We are human like the rest of you.

Tags: Living Israel, Jewish Unity, Jewish Identity, People and Society, Community

By Avi Taranto

Happy Pride and Shabbat Shalom from Tel Aviv

I am a Jew. I am gay. I am a man. I am Israeli. I am a New Yorker. I am Tel Avivi. I am American. I am Canadian. I am a son. I am a brother. I am a tour guide. I am a chef. I am a photographer. I am a Zionist. I am a polyglot. I am an historian. I am a pot smoker. I am a patient. I am a tax payer. I am a constituent. I am a McGill and TAU graduate. I am a meat eater. I am a Diet Coke drinker. I am a reader. I am a writer. I am a thinker. I am a lover. I am a critic. I am an adult. I am a human being.

I am all of these things all of the time. I am not a binary creature, existing only as one thing or another to the exclusion of all possibilities. I am a quantum being - all that I am is contained with in me and the form of me EXPRESSED is reduced by observation and by interaction. All of the things that I feel are temporary and fleeting, but all the things that I am are inextricable from me at any moment.

Many of the things that I am are generally innocuous. Many of the things that I am are singular targets for terror. While a good number of my immutable qualities are distasteful to some, three of them make me a legitimate target for murder in the eyes of many - Jew, gay and Israeli.

Serenity on the Sea of Galilee

Although I may embrace one identity over another in a given context, I am not content to sublimate any of them for the protection of another. Too many people in Israel believe that the gays here have it good enough - we can marry abroad and register our marriages like intermarried straight couples. I am no longer willing to remain silent in the face of those who would merely "tolerate" me, all the while believing and preaching that I am an abomination undeserving of a blessed life. I promise, from this day, to no longer remain silent about the things that matter to me as a gay man in Israel - the lack of surrogacy for same sex couples; the inability to have secular marriage performed in the state; hearing another generation of kids calling each other "homo" to mean coward; having my masculinity (or maleness) doubted; the far too prevalent misogyny in our language; its projection on effeminate men. The LGBTQ community in Israel lives in greater safety and acceptance than anywhere else in the Middle East by leaps and bounds - it's not enough.

Likewise, I cannot sublimate my Jewness (no -ish), for any other identity. I cannot be "just" American for this or that topic. I cannot listen to the intellectualization in the West of the Arab-Israeli conflict any longer. I have lived through three wars and too many terror incidents to count (and I wasn't even here during the Second Intifada). I cannot abide by the smugness and endless condemnation meted out at my country. We are human like the rest of you.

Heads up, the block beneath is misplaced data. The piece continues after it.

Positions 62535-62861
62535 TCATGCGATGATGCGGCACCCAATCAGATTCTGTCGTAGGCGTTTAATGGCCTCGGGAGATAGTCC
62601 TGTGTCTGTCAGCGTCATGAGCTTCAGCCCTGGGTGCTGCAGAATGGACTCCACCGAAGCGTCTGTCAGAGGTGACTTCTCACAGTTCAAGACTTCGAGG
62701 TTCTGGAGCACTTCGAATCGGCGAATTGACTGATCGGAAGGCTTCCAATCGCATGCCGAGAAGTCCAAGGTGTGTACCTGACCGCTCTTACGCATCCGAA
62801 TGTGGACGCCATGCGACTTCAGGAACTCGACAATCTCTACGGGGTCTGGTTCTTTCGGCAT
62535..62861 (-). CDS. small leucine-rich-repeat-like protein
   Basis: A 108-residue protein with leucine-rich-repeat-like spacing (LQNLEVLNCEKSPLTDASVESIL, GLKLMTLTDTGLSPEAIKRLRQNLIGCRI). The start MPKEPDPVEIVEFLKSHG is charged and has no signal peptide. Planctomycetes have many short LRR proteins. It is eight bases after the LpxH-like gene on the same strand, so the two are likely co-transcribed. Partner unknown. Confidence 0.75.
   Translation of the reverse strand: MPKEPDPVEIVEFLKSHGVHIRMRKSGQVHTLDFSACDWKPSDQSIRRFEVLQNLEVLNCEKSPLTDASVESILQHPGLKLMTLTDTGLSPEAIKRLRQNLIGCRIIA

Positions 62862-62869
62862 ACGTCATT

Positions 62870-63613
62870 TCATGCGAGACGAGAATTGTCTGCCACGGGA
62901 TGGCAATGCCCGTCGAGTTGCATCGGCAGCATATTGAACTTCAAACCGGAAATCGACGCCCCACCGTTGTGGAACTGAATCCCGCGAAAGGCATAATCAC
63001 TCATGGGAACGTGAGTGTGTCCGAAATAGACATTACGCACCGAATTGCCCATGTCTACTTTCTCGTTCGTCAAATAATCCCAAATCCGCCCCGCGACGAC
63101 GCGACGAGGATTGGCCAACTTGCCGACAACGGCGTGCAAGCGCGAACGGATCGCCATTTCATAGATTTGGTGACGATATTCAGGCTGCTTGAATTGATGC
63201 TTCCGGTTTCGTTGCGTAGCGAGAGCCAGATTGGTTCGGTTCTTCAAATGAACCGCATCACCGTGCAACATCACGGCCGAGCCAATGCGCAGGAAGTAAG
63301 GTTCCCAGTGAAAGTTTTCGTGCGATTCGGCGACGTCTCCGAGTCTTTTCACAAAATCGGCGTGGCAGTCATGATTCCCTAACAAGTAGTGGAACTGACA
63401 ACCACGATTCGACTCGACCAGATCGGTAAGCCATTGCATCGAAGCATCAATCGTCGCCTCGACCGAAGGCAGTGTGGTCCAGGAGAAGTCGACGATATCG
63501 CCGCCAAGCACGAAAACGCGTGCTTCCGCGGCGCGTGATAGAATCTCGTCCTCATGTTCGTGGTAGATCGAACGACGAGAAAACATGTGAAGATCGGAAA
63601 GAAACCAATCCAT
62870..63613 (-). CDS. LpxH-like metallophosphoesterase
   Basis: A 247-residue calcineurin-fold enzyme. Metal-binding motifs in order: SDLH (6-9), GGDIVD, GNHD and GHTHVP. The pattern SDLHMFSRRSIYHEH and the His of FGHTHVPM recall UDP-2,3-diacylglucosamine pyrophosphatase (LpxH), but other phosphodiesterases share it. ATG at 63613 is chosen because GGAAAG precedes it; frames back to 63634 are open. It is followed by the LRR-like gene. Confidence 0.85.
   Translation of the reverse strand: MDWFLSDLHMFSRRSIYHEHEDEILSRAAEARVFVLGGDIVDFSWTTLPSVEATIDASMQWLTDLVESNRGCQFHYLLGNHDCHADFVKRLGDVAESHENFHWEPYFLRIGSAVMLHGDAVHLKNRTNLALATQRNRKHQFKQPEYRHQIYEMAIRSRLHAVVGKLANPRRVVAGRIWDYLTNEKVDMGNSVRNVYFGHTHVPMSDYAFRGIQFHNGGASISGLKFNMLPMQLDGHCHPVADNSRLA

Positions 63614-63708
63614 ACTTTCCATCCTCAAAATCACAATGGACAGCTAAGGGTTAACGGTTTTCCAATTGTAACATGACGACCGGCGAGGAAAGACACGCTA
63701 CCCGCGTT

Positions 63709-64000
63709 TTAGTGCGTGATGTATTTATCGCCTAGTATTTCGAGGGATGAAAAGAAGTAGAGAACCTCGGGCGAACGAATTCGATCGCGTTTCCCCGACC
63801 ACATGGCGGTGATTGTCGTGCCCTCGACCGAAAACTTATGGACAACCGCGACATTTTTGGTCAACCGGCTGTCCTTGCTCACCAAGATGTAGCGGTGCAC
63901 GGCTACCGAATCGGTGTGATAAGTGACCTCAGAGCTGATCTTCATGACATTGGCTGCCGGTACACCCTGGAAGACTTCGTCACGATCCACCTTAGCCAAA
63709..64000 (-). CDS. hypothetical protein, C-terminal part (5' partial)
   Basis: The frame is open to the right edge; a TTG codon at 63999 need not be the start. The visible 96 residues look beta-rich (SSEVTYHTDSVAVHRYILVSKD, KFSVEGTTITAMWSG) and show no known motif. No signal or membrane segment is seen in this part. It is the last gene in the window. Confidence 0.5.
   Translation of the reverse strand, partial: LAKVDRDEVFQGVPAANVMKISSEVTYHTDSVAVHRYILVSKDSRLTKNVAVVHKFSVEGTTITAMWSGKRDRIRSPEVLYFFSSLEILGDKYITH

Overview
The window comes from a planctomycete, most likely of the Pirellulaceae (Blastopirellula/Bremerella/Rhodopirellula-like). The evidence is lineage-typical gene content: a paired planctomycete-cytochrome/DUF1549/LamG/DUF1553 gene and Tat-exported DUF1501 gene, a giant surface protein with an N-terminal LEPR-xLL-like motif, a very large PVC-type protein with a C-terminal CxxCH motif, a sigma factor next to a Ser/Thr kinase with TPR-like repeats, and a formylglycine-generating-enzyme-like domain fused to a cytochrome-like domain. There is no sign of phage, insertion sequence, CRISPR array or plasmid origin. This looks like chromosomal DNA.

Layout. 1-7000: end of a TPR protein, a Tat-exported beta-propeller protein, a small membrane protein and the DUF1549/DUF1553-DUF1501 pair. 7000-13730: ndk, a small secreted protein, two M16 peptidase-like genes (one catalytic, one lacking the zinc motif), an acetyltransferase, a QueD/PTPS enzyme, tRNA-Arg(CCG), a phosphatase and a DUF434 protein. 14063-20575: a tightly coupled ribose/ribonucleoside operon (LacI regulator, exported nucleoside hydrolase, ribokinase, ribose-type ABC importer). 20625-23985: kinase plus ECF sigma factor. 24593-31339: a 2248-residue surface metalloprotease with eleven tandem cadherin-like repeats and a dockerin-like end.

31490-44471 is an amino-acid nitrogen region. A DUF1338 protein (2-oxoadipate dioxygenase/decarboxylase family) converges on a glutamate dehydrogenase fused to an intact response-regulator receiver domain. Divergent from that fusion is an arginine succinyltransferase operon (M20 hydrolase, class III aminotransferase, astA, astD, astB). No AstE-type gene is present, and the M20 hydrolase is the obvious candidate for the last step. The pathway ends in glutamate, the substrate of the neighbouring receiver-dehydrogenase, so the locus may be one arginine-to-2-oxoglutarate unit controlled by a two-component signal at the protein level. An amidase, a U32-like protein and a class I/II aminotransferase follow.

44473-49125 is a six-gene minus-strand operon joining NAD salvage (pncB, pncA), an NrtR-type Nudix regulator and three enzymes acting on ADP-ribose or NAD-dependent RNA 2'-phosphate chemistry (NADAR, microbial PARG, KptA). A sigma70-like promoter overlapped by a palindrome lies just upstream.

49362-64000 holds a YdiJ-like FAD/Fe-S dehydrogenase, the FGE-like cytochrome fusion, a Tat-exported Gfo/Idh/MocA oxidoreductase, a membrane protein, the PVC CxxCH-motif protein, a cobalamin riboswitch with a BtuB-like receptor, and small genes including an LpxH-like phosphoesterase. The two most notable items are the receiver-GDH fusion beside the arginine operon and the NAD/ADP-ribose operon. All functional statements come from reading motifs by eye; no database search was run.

Praying for Zion at the Western Wall, Jerusalem

I have cried over the stories of hundreds of dead. 50 were added a few days ago in Orlando. Four more just a few days before in an attack in Tel Aviv that directly effected people I know. I cried for the Druze police officer who gave his life to defend Jews being slaughtered in Jerusalem. I cried for the boys who died in Gaza two years ago. I cried for the three boys kidnapped and murdered two years ago in Hebron. I cried for the Brussels Museum victims and the Danish Synagogue security guard. I cried for the tourists who were blown up in Bulgaria in 2012. I cried for the gay teenagers murdered in their safe space in 2009 in Tel Aviv. I've cried for many others.

All of those for whom I cried were murdered for being who they are and in every case I shared some identity with them. That identity has far more often been Jew or Israeli than gay. That diminishes nothing. I did not cry out of compulsion or obligation but out of sadness and fear.

I have lived my life with the awareness that I contain in me so many legitimate targets - yet I am only one person. Should I be the victim of terror it could be as a Jew, as gay, as Israeli, as American - but only one person.

Question mark over the Kinneret

I have seldom discussed these vulnerabilities as such for they are more easily exploited than safeguarded. I acknowledge that there are many vulnerable groups to which I do not belong and have not mentioned here. But just as I cannot be less than I am neither can I be more than I am. I am not a woman, I am not black, I am not Latino, I am not Asian, I am not an Arab, a Muslim, a Christian or an atheist and I'm not European. People that are dear to me are all of these things.

I do not love universally. I am not universally sad at all human pain and suffering. Human pain and suffering is sharp and present even in the absence of incidents of mass violence; I am not strong enough to mourn it all and I don't believe that to be particularly useful.

There are things that I am and things that I do. I will negotiate my behavior under any reasonable demand to do so - I can change the things that I do. I will never negotiate my being - I can never change what I am. I don't need any kind of universal love or care, just the confidence that my life is not in danger simply for being myself. I cannot be anyone else.

Avi Taranto is a tour guide and photographer based in Tel Aviv. A native of New York City, Avi has a BA in History and Arabic from McGill University (Montreal, QC) and an MA in Diplomacy Studies from Tel Aviv University. Follow him on Instagram at @respectthetour.

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Tags: Living Israel, Jewish Unity, Jewish Identity, People and Society, Community